Published On: Fri, Nov 21st, 2014
Food | By Dion

Informative Japanese Table Manners

eat-clean-when-eating-out

photo: face-of-fit.com

It would be handy to know Japanese table manners so you won’t be considered rude or impolite. After all, Japan is known for its very thick and visible traditional culture, so it doesn’t hurt to know some of the manners, especially when eating. Whether you eat at home or go to restaurants, know the basic customs and manners.

 

The Basic Facts

In order to learn about Japanese table manners, you should realize that the arrangement is different from the one in Western cultures. In traditional Japanese custom, there will be tatami floor with low table and also big cushions so you can sit on the floor – well, not on the floor as you will be seating on the cushion.

 

Itadakimasu!

Itadakimasu!

photo: fc03.deviantart.net

The General Facts

When you want to follow Japanese table manners, here are the things to do:

  • Say itadakimasu – I gracefully receive – before you start eating. When you are completely done, say gochisosama deshita – thank you for the meal.
  • It is quite common to share dishes as well as dealing with individual dish. Make sure that you use the already provided serving chopsticks when you move the food to your plate. If such chopsticks aren’t available, make sure to use the opposite end.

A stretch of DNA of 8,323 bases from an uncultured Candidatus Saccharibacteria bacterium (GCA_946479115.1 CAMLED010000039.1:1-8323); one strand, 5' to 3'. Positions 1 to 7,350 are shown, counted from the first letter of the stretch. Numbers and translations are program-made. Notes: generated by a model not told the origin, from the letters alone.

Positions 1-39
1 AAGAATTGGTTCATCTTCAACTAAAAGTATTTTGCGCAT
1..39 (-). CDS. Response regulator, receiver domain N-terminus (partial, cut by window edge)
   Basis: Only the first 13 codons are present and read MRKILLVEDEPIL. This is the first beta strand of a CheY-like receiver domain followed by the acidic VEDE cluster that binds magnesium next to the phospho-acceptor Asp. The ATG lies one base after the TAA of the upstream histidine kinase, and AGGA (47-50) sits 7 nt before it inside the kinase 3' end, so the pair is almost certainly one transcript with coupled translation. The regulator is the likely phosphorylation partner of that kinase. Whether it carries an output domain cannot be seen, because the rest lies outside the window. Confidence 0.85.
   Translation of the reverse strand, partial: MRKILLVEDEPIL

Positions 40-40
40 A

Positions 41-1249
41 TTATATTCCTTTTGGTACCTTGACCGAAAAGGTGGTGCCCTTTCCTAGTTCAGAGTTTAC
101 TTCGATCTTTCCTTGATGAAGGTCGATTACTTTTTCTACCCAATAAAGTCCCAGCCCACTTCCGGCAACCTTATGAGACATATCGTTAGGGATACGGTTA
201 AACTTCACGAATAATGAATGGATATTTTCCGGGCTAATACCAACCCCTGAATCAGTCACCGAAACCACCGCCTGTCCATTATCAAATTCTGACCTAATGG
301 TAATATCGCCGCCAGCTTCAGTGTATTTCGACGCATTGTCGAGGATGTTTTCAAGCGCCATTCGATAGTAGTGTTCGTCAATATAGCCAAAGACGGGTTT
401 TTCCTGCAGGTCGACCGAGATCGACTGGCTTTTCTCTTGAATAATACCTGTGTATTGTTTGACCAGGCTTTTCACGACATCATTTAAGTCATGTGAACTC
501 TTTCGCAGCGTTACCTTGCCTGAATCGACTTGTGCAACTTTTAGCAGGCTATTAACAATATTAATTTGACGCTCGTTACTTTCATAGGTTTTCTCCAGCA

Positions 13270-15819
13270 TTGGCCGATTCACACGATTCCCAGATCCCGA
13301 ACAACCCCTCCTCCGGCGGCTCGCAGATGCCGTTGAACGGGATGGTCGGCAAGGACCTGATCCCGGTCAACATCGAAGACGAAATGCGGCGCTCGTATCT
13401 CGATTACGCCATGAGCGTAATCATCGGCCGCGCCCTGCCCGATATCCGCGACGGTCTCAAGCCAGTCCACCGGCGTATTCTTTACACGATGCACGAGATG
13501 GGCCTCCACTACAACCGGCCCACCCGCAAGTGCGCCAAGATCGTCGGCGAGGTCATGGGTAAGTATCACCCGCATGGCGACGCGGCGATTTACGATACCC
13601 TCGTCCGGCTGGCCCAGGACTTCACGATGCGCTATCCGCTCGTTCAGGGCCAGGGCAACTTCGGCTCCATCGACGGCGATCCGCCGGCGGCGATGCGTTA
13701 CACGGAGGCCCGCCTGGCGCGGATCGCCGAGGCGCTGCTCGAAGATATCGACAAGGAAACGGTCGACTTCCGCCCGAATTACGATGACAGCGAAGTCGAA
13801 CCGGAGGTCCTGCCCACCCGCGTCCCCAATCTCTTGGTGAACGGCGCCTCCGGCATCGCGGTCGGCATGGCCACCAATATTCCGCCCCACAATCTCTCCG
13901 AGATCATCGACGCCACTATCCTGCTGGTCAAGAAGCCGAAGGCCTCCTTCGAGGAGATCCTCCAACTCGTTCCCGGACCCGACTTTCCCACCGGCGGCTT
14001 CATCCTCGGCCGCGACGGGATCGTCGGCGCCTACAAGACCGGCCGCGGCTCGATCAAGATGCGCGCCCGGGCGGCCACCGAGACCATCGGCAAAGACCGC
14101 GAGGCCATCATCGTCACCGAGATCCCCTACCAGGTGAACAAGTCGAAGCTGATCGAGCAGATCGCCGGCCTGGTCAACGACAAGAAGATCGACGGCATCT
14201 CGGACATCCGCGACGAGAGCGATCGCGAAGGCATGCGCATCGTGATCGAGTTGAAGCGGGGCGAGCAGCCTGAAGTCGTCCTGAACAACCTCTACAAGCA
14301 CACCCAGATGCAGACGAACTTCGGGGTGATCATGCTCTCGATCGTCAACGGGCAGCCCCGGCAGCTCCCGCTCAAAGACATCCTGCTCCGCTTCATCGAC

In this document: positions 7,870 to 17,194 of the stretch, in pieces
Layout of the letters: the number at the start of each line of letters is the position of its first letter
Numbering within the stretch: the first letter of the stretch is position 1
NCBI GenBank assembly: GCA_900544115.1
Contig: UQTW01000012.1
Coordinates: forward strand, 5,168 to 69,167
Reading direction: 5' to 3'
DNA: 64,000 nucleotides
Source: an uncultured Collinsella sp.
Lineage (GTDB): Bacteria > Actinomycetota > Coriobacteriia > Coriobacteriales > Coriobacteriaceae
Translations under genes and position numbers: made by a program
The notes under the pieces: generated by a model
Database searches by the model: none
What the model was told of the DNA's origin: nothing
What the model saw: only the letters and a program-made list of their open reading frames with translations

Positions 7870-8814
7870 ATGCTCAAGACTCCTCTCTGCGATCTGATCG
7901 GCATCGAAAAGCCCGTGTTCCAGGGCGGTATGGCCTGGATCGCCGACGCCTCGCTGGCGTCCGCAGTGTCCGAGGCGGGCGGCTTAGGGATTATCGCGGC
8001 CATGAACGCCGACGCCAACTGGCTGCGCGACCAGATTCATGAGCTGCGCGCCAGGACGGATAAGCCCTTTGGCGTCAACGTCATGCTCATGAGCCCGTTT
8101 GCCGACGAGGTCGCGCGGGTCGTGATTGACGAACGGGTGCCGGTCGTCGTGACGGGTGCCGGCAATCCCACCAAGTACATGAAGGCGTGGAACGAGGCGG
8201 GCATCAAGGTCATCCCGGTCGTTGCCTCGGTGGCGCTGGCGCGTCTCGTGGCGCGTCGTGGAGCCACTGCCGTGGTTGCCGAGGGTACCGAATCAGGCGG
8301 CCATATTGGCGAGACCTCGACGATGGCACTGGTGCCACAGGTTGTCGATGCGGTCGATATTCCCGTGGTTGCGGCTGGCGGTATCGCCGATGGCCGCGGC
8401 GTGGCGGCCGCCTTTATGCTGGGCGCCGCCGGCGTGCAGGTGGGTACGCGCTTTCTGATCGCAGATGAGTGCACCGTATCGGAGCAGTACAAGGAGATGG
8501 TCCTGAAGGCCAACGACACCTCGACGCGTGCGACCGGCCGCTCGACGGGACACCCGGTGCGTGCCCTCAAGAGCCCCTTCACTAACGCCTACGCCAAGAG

• It is better to learn using chopsticks as most restaurants don’t provide regular spoon and fork.

 

Some of the Table Manners and Rules

If you don’t want to make mistakes, be sure to follow detailed attention to these things:

  • Never blow your nose in public because it is considered bad manners. Doing it in the eating table is a big no-no
  • If you are able to empty the dishes with no rice being left, it is considered very polite and good.
  • It is not allowed to talk about anything gross related to toilet or other unsanitary issues is a big no-no, especially during eating time
  • Burping is considered impolite too
  • It would be great if you can return the position of the dishes after eating to the original position as it is considered proper and polite. Such action covers putting the chopsticks back into the paper slip or into the box, and returning the lids of the dishes.

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photo: i.telegraph.co.uk

Rules for Drinking

There are also rules for drinking, especially the alcoholic ones. it is customary to serve others first instead of pouring your own drink. You should check the others’ cups and refill them if they are empty. If you see other people trying to serve you, make sure to empty your cup right away and hold your cup toward him/her. Try not to get drunk in public as getting drunk is considered rude and bad in Japan. If you get drunk in high end or formal restaurants – especially those serving the haute cuisine (kaiseki ryori) – you will be considered impolite. Make sure that you don’t bother others and your behavior is still tolerable. It is also a good idea to start drinking together, so never start drinking before the others are ready. In Japanese table manners, wait for the drinking salute to be made and bottom’s up!

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- the man who love japan , culture, people ^_^

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